July 26, 2011
Keeping Kids Safe at Camp
How sex offenders infiltrate church ministries
Sometimes our best ministry activities attract the wrong people. Church summer camp, for instance, is often the highlight of a church’s summer ministry. Sadly, sex offenders know this too. According to John McLaughlin, an officer with the police department of Keene, New Hampshire, offenders may target and use activities common to children and youth ministries to find their next victims. For churches during the summer months, this can mean camps, Vacation Bible School, and other children’s programs.
In a recent webinar by Safe Hiring Solutions, McLaughlin described how child sex offenders select, seduce, maintain, and dump their victims. Here are tips that every church leader (and parent) should know for keeping kids safe from sexual abuse.
When offenders are selecting victims, they look for opportunities where children will be wearing limited clothing, changing clothes (such as in swimming), available for one-on-one contact with adults, and staying overnight, said McLaughlin. Offenders also try to identify who the most vulnerable children are, such as children with bad home lives or who aren’t fitting in at school, and they seek to build trust and respect through a courting-like seduction phase.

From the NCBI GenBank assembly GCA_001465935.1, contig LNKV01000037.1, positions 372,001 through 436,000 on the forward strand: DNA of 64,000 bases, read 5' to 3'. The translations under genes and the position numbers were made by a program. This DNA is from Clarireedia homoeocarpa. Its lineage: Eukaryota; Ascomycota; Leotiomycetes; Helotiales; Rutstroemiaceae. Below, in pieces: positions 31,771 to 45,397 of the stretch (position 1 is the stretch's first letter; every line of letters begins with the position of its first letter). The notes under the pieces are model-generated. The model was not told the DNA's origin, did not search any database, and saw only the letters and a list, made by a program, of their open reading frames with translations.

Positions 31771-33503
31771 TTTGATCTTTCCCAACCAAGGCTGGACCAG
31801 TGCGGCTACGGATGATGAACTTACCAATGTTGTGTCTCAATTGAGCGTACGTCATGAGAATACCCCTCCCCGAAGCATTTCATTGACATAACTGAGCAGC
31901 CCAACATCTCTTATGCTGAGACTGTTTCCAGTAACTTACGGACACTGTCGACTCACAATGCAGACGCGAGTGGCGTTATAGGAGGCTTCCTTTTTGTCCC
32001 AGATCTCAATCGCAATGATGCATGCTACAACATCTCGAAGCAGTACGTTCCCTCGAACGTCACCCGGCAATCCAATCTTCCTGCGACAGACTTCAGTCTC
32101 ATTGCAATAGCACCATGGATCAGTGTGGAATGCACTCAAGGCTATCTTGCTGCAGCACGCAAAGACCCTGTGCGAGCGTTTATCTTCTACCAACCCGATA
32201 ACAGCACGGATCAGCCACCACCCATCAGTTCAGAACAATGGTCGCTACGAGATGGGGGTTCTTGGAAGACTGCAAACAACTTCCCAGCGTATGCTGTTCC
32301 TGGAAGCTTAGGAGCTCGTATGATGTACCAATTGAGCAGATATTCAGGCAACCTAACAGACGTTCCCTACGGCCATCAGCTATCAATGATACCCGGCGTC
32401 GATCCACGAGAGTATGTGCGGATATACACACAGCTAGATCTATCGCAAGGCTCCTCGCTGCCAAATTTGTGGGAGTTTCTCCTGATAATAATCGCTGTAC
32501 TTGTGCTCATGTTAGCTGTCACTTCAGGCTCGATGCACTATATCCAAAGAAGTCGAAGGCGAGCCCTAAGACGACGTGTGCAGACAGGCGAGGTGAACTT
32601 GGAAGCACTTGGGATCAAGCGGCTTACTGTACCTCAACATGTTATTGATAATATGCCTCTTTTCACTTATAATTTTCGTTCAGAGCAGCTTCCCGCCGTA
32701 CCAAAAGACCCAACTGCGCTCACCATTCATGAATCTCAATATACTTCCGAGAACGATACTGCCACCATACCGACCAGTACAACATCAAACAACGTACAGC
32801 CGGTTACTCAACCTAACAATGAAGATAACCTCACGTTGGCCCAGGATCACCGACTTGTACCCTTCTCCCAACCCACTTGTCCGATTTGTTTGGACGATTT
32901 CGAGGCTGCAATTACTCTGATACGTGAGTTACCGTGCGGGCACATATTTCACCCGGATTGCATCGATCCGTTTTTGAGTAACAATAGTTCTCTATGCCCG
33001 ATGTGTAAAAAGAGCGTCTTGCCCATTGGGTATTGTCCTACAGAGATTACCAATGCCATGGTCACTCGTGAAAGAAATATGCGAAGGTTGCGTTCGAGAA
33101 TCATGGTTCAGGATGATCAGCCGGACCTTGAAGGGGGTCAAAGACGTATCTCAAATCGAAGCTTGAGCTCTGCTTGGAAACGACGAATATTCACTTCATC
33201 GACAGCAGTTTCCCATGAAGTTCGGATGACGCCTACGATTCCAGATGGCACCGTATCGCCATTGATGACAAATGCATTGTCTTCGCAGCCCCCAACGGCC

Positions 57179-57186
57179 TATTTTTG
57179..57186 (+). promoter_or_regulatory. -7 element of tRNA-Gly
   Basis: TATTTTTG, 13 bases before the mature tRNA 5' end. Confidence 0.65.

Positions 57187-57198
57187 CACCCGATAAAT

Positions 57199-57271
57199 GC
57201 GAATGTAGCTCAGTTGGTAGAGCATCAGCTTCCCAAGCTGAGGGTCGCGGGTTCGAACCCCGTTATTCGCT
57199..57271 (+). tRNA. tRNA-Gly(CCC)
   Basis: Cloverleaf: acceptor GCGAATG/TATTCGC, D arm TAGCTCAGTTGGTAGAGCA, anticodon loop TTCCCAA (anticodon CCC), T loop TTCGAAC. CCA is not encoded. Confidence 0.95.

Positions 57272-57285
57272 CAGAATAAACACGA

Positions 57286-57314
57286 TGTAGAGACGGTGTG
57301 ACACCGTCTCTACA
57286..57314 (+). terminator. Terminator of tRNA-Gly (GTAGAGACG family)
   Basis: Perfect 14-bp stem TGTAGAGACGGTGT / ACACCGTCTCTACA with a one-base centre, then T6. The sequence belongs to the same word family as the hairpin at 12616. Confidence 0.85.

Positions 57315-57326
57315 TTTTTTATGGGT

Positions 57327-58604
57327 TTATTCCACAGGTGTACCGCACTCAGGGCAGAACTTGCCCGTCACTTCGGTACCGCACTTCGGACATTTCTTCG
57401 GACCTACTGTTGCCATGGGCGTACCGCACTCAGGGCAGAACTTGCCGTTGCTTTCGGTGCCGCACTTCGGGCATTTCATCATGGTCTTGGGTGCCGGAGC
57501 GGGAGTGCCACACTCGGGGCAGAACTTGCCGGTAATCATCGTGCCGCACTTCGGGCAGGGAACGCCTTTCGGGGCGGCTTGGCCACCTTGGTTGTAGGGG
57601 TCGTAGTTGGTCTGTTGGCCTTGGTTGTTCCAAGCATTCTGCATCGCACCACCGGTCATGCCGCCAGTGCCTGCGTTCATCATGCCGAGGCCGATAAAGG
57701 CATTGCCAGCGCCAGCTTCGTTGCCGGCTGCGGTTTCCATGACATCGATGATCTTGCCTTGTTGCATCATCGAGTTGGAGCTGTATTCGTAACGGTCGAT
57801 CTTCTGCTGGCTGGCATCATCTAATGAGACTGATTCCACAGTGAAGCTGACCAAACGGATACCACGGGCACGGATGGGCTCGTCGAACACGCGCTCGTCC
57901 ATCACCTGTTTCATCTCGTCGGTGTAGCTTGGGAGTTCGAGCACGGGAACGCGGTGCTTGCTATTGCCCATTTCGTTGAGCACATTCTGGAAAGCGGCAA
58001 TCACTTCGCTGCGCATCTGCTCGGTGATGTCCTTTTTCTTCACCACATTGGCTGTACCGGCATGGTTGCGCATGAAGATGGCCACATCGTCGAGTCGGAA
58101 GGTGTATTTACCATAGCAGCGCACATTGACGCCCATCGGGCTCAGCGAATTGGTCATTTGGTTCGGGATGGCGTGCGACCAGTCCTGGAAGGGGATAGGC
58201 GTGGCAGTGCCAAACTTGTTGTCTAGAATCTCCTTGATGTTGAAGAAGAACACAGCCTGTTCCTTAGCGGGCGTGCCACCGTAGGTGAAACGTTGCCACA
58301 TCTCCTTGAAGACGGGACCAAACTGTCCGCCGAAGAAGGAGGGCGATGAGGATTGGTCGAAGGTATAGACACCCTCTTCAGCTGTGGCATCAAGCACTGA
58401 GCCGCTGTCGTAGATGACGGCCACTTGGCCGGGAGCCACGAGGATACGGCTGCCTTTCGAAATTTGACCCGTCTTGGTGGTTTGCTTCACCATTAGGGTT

Many churches take their children and youth to camps in the summer and may or may not know the counselors and other camp workers well. Summer camp could, unfortunately, be a perfect opportunity for offenders: children wear skimpier summer clothes, swim, change, and sleep over with adult chaperones. Additionally, adults spend lots of time with small groups of children and may even have one-on-one time with them. Counselors at camp also become privy to information identifying vulnerable children as they have in-depth conversations with children over the time at camp.
While offenders often seek out long-term relationships with children, according to McLaughlin, another type of offender lurks: the Seducer. Seducers focus on short-term manipulation strategies. For example, McLaughlin told about a man who walked into the locker room at a local pool and convinced the children in the locker room that he worked there and needed to give them each a physical exam. Other Seducers will find ways to “accidentally” brush up against children inappropriately. Summer camp may provide many opportunities for these manipulation strategies.
Is your church screening volunteers before sending kids off to camp and in your children’s ministry at church? Do you spell out clear rules and policies for relationships between adults and children? Post a comment and tell us what your church does so we can learn from each other.For more on how to protect children at your church, check out these resources: